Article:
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Wednesday, 12 April, 2000, 23:29 GMT 00:29 UK
Excluded pupils 'at risk of delinquency'
group of anon teenagers walking past railings
Excluded children have more time to wander the streets
Excluding troublemakers from school increases the risk of them becoming delinquent, a report says.



School exclusion is often the result of delinquent behaviour, but it is also a cause of it.

Paul Cavadino
Nacro
Instead, schools working in partnership with parents and other agencies can play a crucial role in reducing youth crime through identifying disaffected children and intervening early.

The report, published on Thursday by the National Association for the Care and Resettlement of Offenders (Nacro), brings together a range of research which suggests that pupils who play truant or who are excluded are much more likely to commit crime than those who attend school regularly.

It says that although many pupils who are banned from the classroom have already fallen foul of the law, excluding them can aggravate their offending and make it harder to address their behaviour.

A recent Mori poll for the Youth Justice Board indicated that 72% of children excluded from school had offended in the previous year, compared with 28% of those who attended school regularly.


police talking to truant youths
Children are more likely to commit offences if they do not attend school

Research has also suggested that excluded children commit up to 50% more offences in the year after exclusion, than in the year leading up to it.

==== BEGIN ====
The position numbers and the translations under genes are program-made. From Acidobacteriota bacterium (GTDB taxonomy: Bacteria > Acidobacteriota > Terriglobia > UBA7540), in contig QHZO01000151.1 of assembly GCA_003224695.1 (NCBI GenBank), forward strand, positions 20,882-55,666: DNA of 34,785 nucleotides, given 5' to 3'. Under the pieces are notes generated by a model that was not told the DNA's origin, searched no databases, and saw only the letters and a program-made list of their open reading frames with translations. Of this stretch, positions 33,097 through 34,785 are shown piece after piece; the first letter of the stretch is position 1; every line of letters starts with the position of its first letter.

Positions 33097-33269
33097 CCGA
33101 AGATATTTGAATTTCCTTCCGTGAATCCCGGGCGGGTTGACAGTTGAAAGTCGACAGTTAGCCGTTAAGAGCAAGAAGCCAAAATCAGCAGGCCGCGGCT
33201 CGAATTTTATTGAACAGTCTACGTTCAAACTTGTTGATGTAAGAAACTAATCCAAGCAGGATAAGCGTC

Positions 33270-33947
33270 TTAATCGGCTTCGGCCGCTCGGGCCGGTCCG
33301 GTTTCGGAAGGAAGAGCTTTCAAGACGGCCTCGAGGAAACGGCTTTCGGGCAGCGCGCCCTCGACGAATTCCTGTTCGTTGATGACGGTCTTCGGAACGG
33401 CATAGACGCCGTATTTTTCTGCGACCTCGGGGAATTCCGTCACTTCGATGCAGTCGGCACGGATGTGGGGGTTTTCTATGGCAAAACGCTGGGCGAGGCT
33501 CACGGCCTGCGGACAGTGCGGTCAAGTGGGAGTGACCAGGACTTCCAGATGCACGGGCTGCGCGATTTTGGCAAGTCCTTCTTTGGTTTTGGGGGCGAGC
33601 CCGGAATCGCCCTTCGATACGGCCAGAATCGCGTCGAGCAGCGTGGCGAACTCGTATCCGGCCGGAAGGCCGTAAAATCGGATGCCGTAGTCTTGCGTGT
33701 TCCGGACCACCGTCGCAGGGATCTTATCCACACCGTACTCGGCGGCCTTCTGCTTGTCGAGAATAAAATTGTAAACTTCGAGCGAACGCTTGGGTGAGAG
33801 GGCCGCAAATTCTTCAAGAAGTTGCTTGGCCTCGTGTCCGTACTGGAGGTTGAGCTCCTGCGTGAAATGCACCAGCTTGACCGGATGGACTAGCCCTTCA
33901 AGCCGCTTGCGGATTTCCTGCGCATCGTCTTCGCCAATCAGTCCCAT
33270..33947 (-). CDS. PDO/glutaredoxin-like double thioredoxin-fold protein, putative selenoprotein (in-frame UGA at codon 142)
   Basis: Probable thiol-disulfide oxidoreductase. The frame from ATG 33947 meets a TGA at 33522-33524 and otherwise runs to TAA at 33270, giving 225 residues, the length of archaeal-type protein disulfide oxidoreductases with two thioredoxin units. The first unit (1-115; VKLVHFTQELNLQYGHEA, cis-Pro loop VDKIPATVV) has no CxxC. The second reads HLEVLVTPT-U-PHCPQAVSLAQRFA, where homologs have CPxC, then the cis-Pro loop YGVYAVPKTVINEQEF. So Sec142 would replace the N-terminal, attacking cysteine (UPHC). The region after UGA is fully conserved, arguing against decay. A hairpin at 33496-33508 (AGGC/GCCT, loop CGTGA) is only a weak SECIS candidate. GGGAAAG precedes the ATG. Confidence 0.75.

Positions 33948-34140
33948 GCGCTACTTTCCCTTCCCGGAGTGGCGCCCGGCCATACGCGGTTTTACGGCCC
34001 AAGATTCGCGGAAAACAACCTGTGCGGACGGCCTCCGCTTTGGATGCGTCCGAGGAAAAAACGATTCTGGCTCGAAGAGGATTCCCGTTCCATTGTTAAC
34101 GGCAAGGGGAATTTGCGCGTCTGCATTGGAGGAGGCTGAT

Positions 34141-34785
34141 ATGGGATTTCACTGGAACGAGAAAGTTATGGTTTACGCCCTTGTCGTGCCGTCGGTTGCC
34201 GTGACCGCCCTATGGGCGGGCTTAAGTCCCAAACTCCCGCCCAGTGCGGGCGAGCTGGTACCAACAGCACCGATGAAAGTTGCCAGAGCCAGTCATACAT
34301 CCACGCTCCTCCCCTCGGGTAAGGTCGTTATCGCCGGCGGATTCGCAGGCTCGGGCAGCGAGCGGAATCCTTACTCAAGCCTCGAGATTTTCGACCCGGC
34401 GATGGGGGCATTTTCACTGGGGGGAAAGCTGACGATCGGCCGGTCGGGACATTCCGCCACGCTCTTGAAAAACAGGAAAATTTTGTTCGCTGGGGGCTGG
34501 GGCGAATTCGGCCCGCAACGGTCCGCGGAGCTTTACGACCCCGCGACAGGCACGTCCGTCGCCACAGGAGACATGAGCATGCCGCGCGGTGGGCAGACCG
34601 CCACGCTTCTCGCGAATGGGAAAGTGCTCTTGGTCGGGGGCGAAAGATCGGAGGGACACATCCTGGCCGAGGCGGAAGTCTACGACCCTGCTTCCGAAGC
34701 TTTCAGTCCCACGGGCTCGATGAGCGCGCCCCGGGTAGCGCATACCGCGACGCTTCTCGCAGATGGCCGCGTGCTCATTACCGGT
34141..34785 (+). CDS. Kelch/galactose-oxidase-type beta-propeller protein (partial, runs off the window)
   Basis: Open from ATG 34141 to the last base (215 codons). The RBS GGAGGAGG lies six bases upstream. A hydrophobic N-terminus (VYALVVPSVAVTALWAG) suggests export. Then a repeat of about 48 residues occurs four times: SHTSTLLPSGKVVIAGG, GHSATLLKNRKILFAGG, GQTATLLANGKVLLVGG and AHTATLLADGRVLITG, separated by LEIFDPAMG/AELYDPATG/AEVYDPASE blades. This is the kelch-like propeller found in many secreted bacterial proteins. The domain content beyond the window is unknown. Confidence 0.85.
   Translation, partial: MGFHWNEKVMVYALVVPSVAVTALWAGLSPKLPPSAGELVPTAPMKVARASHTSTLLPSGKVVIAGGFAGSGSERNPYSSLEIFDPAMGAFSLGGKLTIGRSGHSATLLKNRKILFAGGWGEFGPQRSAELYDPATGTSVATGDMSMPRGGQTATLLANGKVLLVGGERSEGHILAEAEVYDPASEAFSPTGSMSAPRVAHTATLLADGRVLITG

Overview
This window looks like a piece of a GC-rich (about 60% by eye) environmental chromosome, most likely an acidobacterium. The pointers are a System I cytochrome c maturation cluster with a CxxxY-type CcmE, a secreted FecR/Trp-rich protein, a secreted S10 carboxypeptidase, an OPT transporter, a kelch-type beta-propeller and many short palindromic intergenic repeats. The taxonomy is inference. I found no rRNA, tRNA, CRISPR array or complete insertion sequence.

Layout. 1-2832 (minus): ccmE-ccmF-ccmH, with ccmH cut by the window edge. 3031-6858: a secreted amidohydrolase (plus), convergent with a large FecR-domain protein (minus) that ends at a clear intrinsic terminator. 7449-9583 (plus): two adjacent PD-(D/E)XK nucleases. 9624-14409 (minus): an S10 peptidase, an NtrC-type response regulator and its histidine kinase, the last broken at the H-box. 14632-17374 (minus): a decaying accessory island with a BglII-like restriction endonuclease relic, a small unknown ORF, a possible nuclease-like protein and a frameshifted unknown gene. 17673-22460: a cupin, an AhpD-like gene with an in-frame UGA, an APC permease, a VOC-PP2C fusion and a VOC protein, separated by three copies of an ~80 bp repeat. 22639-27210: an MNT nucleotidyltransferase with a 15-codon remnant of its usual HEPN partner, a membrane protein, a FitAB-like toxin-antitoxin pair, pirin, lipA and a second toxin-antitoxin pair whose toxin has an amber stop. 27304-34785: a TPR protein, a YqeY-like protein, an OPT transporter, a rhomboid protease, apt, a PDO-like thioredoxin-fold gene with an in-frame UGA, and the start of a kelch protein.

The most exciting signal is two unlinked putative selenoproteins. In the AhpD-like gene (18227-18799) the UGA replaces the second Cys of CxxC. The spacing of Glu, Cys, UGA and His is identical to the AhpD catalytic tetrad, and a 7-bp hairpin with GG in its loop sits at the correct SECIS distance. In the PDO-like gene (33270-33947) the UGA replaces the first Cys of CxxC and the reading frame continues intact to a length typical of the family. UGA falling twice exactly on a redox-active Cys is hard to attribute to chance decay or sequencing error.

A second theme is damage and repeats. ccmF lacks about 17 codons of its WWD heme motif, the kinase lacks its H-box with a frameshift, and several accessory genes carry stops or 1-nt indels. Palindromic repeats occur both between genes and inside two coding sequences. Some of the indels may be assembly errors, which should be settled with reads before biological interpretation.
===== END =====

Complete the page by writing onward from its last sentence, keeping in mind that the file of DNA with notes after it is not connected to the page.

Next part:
Figures included in the report, called Learning the Lessons, show that the number of children excluded from school rose from 3,000 a year in 1990/91, to 12,300 in 1998/99.

The report also says that each year, at least one million children truant from school. It includes Home Office research findings, which suggest that truants are three times more likely to commit crimes than non-truants.

Government target

And it cites a six-month study by the Metropolitan Police, which estimates that 40% of all robberies, 25% of burglaries, and 20% of thefts in London are committed by children aged between 10 and 16, during school hours.

Paul Cavadino, Nacro's Director of Policy, said the report underlined the importance of achieving government targets for reducing exclusions, and giving excluded children full-time alternative education.

The government has set a target of reducing unauthorised absences and exclusions by one third by 2002 and ensuring that all pupils excluded from school for more than three weeks receive full-time education.

Grants worth 552m have also been made available to fund projects aimed at improving pupils' behaviour and attendance.

Nacro, which runs a series of projects working with children who have been excluded or are at risk of exclusion, said schools needed resources and support from other agencies to help keep children in full-time education.

Mr Cavadino said: "School exclusion is often the result of delinquent behaviour, but it is also a cause of it.

"Far too many excluded children get only a few hours home tuition, leaving much of the week for them to wander the streets and get into further trouble."

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See also:

26 Mar 00 | Education
Truancy link to youth crime
17 Mar 00 | Education
Anger over trip for truants
14 Feb 00 | Education
Expelled pupils losing out
19 Jan 00 | Education
Climbdown over school exclusions
14 Feb 00 | Education
Dealing with excluded pupils
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